This Is How Labor Day Started

A late 19th century sketch shows male and female workers at a mill
Universal History Archive/Universal Images Group via Getty Images
Universal History Archive/Universal Images Group via Getty Images

Many workers are so excited to get a three day weekend that it may not occur to them why September’s free Monday exists. For over 100 years the United States has observed Labor Day to pay tribute to the often underappreciated working class. The holiday began when working conditions were much harsher than restrictions would allow them to be today.

According to the History Channel, the creator of Labor Day has only been speculated. During the Industrial Revolution, 84-hour workweeks that had become the norm. On top of long hours, seven days a week, children also worked for a fraction of the wages. The rise of union strikes led to the first Labor Day.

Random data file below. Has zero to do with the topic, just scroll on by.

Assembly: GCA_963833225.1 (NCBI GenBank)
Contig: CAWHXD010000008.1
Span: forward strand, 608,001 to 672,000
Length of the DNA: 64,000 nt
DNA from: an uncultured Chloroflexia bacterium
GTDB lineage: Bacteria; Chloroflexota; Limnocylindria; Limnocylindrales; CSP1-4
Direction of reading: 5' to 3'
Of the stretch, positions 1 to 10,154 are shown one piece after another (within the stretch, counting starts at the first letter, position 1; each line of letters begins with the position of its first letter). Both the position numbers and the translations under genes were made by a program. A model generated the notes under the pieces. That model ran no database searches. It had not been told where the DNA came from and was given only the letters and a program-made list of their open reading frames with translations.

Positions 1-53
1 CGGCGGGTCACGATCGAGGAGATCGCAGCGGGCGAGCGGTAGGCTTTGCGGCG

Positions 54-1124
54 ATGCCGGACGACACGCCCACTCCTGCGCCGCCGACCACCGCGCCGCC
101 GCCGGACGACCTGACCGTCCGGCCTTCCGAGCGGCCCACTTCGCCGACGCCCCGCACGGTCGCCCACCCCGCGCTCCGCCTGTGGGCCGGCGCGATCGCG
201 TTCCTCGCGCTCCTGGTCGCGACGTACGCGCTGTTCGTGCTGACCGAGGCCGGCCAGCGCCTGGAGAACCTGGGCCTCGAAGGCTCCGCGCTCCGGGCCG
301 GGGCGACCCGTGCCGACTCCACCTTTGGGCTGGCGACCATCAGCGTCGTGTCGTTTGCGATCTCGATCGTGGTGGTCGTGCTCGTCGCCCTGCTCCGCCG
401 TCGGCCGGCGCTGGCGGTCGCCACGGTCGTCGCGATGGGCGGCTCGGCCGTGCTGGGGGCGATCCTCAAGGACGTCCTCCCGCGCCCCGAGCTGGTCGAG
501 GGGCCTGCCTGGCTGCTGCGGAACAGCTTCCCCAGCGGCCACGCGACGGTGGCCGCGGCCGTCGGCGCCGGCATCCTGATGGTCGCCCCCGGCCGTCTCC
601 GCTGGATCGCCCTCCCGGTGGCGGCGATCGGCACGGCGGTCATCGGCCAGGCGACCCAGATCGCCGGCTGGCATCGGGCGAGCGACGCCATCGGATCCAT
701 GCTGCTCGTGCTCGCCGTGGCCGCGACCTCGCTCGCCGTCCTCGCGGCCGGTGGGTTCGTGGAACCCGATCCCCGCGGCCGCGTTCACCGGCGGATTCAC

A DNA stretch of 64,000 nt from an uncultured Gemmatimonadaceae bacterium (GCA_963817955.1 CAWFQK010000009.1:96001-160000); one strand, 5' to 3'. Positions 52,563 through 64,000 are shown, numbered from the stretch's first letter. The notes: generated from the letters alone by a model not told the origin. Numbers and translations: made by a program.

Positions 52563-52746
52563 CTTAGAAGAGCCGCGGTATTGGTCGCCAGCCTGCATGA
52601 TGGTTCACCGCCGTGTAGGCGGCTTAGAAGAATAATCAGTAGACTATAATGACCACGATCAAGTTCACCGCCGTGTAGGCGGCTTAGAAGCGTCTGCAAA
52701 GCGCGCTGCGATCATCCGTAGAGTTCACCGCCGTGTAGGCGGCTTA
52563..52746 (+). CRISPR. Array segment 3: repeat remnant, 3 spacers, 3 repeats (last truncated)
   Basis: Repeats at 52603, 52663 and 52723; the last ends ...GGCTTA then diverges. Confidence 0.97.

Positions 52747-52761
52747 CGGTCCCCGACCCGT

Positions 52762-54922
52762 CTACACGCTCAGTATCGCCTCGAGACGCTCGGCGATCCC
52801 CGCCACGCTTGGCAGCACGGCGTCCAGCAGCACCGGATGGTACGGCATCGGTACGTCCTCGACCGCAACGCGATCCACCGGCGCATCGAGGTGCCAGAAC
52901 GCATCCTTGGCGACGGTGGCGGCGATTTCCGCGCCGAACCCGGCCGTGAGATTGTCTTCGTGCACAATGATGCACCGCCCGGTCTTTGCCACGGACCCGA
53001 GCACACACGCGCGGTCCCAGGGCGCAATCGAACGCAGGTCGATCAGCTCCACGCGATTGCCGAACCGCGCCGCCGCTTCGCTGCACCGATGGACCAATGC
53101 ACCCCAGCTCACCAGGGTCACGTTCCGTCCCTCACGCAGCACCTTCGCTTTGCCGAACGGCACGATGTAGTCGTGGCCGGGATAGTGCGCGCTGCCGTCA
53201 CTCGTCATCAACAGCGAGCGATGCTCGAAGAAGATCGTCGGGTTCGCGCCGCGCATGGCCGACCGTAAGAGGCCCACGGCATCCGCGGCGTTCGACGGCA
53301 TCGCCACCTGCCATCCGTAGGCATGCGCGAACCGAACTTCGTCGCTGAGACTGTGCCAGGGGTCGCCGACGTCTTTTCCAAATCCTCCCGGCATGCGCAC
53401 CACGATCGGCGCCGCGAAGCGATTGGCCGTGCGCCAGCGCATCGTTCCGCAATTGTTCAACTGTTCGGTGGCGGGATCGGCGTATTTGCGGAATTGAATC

On September 5, 1882, 10,000 workers in New York City took an unpaid day in order to march from City Hall to Union Square. The event is the reason that Labor Day exists on the first Monday of September, though it took 12 years and worse conditions for legislation to make the day a legal holiday.

All Pullman railway car workers went on strike on June 26, 1894. The dismal impact on the railroads across the nation led to the federal government’s involvement. They released troops to end the strike, but it led to more riots and the death of a dozen workers. Two days later, on June 28, President Grover Cleveland made Labor Day a national holiday.